We know that two forces act on a stationary object on a horizontal table, one is the weight of the object which acts downwards and the other is the normal reaction force that acts upwards. These two forces - The force of gravity or weight and the normal reaction force always cancelled each other and make the object at rest.

In such a situation, if a small external force is applied to the object, there are two things that can happen with the object - the object may remain stationary or move away from its initial position. Because we know from experience that a small applied force may or may not be enough to move the objects.

What is frictional force in physics? Static, Kinetic or Sliding,  and Rolling friction

This clearly shows that some other force comes into play in the horizontal direction and opposes the applied force. This is known as the frictional force, which is generated parallel to the surface of the body in contact.

What is Frictional Force?


When two surfaces are moved or try to move relative to each other in opposite directions, the opposing force that is created between the two surfaces is called frictional force or simply friction.

The source of this frictional force is the roughness of the surfaces in contact. The higher the roughness of the surface, the more friction the surface produces.

Types of Frictional Force


There are different types of frictional forces. The frictional force that takes place between solid surfaces is classified as static friction, kinetic or sliding friction, and rolling friction.

Static Friction: The frictional force that opposes impending motion between surfaces in contact is called static friction.

Suppose you are pushing an object on a table with an external force F but the object is not moving from its initial position. In this situation, an opposite force is generated against the force you applied to the object.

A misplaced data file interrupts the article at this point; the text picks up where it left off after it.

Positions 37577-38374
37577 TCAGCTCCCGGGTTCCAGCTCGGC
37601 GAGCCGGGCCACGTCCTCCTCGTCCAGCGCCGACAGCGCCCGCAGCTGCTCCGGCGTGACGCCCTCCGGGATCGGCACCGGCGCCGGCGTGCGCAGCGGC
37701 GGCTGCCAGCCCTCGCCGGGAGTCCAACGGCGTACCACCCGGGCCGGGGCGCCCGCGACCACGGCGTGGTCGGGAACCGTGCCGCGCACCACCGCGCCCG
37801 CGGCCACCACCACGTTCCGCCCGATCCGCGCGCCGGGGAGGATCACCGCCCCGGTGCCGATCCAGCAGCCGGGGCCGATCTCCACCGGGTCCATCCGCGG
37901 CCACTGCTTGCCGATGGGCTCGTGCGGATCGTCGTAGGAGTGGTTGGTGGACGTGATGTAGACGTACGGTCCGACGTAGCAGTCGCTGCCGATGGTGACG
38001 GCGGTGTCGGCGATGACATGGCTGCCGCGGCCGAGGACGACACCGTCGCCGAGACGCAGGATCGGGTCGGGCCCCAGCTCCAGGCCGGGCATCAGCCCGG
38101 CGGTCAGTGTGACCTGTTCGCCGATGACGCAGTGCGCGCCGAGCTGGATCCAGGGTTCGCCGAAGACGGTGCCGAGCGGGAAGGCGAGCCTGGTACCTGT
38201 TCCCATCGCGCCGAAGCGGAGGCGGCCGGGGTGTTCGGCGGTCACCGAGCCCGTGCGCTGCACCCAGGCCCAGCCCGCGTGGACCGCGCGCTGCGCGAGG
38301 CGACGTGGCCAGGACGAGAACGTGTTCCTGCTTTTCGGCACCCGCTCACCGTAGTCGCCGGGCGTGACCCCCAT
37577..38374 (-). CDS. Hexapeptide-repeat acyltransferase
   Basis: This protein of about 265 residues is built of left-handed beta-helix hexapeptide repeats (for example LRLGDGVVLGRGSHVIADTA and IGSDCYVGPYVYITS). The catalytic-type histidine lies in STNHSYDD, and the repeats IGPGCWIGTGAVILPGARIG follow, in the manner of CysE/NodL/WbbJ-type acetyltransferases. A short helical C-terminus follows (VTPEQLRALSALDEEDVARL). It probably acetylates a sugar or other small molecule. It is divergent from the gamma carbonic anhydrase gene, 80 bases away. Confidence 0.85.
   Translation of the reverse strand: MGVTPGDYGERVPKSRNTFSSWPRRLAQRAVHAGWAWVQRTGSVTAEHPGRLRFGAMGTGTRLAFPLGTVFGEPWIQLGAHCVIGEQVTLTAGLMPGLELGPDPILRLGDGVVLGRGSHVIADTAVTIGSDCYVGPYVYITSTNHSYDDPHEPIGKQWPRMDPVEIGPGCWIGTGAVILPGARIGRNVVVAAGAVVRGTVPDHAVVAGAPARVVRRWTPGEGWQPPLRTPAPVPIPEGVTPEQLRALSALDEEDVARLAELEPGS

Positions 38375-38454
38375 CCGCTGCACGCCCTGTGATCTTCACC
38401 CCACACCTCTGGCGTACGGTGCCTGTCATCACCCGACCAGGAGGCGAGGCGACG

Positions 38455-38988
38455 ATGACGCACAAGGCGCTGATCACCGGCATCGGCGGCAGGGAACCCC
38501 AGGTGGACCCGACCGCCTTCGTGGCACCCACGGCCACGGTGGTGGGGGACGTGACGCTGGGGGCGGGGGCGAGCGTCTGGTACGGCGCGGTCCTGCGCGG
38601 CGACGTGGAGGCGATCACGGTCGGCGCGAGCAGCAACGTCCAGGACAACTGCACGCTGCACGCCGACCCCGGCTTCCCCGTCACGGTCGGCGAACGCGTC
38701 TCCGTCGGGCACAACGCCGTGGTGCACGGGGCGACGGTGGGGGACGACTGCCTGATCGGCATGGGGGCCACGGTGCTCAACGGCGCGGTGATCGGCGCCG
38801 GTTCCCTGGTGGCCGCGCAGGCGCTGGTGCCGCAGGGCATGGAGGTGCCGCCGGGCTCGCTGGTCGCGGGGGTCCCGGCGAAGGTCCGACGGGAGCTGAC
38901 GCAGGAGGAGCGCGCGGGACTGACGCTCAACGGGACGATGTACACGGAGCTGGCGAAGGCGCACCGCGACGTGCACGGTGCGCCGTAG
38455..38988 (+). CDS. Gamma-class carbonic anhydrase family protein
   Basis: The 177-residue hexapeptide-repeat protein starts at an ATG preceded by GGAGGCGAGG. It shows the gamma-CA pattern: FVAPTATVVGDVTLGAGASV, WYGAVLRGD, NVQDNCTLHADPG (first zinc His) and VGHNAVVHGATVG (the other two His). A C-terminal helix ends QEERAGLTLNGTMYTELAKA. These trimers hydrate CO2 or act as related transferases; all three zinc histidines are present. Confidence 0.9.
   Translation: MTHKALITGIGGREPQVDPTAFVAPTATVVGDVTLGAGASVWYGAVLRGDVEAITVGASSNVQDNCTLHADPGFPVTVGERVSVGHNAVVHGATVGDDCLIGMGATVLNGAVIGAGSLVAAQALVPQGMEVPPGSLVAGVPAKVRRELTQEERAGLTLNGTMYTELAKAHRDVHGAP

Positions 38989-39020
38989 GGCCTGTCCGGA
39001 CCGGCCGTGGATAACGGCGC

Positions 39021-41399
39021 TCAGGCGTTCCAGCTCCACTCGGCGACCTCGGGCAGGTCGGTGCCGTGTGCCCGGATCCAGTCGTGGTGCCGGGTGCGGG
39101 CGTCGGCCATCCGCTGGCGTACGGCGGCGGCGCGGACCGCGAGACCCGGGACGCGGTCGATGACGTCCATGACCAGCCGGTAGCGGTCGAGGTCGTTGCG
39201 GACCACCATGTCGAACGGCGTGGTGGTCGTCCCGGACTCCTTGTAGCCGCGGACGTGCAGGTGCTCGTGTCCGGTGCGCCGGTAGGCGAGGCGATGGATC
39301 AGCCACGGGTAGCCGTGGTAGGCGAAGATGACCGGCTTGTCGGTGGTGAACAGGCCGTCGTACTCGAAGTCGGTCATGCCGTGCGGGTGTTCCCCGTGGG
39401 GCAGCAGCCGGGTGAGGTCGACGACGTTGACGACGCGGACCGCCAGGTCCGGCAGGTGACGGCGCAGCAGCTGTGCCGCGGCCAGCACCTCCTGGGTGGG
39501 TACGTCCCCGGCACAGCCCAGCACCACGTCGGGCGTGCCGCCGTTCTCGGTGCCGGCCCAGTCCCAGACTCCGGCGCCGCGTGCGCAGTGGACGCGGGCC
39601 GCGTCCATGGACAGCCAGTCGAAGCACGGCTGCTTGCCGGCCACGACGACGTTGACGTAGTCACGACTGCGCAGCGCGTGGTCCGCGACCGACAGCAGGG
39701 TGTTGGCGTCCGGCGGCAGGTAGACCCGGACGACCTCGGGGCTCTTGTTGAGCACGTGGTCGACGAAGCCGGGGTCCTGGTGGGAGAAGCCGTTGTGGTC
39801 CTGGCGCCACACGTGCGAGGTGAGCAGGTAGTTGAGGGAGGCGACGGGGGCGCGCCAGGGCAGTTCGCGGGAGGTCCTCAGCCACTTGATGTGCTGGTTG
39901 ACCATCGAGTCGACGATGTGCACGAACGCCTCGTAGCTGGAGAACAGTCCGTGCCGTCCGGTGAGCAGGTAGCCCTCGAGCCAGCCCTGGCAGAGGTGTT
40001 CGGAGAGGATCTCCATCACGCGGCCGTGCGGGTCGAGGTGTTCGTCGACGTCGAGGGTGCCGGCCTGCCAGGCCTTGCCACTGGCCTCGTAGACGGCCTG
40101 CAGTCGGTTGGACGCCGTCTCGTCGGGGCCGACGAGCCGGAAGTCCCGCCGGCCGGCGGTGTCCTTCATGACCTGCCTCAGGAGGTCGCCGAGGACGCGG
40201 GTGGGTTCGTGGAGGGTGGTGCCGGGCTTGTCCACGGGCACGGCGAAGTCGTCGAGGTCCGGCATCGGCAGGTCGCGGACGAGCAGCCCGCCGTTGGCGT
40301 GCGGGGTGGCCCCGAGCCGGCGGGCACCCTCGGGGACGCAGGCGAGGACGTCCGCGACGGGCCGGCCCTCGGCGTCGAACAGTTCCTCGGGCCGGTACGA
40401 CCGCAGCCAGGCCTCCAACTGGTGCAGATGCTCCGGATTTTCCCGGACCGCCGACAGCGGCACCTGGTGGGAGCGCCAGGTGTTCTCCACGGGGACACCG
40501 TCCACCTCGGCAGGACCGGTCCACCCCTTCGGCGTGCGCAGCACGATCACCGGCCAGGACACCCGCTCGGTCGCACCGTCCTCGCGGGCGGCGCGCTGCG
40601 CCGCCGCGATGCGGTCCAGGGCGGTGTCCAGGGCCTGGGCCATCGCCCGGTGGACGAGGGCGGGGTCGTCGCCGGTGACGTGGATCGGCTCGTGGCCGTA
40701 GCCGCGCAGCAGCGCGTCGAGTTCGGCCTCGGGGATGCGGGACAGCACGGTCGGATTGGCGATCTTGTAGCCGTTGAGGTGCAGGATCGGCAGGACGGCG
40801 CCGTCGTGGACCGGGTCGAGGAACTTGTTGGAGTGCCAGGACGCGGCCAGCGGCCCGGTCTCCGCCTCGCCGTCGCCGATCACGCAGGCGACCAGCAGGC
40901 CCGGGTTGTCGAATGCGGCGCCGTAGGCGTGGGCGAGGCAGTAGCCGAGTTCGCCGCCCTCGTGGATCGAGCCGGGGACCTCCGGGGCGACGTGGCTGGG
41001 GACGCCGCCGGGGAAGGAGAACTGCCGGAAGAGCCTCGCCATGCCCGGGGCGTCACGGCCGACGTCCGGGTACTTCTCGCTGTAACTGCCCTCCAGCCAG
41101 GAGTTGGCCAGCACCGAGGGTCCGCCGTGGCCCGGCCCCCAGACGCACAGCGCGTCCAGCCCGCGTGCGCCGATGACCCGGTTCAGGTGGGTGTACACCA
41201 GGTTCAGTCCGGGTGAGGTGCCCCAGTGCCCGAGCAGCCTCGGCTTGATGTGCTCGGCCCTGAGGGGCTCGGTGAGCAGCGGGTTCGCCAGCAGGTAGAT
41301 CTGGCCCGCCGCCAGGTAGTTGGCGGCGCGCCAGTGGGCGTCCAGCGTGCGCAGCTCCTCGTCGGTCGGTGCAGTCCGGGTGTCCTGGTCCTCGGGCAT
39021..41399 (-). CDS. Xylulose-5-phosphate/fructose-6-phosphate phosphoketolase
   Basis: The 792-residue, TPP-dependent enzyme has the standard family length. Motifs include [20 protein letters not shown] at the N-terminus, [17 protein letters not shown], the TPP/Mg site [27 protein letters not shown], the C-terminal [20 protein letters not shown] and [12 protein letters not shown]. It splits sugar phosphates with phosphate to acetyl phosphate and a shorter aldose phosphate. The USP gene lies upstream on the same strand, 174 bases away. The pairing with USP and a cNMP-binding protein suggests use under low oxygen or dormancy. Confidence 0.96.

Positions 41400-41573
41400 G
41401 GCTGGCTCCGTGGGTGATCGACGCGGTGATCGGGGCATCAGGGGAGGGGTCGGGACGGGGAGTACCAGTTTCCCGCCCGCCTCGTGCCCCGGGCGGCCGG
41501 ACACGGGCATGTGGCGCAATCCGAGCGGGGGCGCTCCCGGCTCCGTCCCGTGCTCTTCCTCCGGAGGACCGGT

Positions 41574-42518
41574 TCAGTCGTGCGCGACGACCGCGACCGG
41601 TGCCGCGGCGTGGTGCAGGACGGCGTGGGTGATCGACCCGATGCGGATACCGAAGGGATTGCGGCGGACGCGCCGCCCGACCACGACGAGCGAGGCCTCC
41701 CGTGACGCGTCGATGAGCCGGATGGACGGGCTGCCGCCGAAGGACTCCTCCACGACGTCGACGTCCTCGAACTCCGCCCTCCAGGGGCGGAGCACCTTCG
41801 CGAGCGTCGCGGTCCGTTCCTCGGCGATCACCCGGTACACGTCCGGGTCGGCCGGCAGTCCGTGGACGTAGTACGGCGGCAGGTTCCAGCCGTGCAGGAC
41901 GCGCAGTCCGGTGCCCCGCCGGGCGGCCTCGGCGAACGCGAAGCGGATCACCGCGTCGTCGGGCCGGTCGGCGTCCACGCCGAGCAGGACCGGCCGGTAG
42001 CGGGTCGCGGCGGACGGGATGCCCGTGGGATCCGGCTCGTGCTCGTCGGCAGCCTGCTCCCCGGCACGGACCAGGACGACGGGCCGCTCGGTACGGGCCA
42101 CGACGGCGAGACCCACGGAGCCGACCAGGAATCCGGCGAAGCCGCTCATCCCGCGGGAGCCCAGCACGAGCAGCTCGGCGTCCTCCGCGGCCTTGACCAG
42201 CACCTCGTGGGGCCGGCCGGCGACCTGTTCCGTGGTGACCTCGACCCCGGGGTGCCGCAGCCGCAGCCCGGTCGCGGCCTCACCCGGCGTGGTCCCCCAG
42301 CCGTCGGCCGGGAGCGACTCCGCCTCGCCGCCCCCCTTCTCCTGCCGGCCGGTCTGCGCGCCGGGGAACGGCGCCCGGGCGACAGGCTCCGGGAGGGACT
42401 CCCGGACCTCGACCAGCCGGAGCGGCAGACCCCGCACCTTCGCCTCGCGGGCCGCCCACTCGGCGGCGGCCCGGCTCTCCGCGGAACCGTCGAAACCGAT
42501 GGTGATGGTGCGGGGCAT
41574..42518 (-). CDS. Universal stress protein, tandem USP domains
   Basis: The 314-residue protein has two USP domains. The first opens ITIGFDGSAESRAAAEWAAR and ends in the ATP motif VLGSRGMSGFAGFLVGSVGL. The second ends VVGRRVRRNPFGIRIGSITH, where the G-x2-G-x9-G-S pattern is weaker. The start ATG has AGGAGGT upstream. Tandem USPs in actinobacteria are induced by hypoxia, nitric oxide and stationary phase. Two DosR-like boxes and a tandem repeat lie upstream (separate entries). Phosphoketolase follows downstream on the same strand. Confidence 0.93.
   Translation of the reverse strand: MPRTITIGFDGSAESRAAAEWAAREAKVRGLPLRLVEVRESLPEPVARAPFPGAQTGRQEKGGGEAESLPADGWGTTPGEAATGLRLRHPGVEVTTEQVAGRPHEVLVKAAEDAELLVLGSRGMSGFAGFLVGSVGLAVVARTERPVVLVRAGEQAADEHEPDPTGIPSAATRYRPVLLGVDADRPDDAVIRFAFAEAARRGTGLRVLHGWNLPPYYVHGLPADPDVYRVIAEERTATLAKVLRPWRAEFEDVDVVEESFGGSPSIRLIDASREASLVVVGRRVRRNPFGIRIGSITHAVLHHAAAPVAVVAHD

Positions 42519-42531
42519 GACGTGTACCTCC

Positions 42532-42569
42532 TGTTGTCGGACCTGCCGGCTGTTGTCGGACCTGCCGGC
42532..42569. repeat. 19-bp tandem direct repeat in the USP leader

Here this opposite force that is generated against the applied force is static friction. But it is remembered that static friction does not exist by itself, when there is no applied force, there is no static friction.

Experimentally it is found that the static friction is independent of the area of contact, and the limiting value of static friction (fs) is directly proportional to the normal reaction force (N). So


Where  𝜇s  is a proportionality constant known as the coefficient of static friction. It depends only on the nature of the surfaces in contact.

Sometimes the formula can be written as follows


Because for the maximum static friction (fs)max = 𝜇sN and the other value of (fs) is always smaller than 𝜇sN, never exceeds the value of 𝜇sN. Now if the applied force F exceeds (fs)max then it enters in the new types of friction called kinetic or sliding friction.

Kinetic or Sliding Friction: The frictional force that opposes relative motion between surfaces in contact is called kinetic or sliding friction.

In this type of friction, the body just begins to move.  Here the applied force F exceeds (fs)max and the body begins to slide on the surface.

Like static friction, experimentally it also found that the kinetic or sliding friction is independent of the area of contact, and the kinetic or sliding friction (fk) is directly proportional to the normal reaction force (N). So


Where  𝜇k  is a proportionality constant known as the coefficient of kinetic or sliding friction. It also depends only on the nature of the surfaces in contact.

It must be remembered that kinetic or sliding friction is always smaller than static friction. ie


Motion in a rough surface:

If we applied a force F on an object of mass m and the object get an acceleration a, then according to Newton's second law of motion


Now for the surface to be rough, the kinetic or sliding friction resists the motion of the object. Then the equation goes like this




If the object moves with constant velocity, then F = fk i.e a=o. If the applied force on the object is removed, its acceleration is – fk /m. This means the object starts retarding and finally comes to stop.

Rolling friction: The frictional force that opposes the motion of a body that is rolling over the surface of another is called rolling friction.

This rolling frictional force is caused by the distortion of the rotating object and the distortion of the surface in contact with the object. The formula for rolling friction goes like this


Where  𝜇r  is a proportionality constant known as the coefficient of rolling friction. It also depends only on the nature of the surfaces in contact.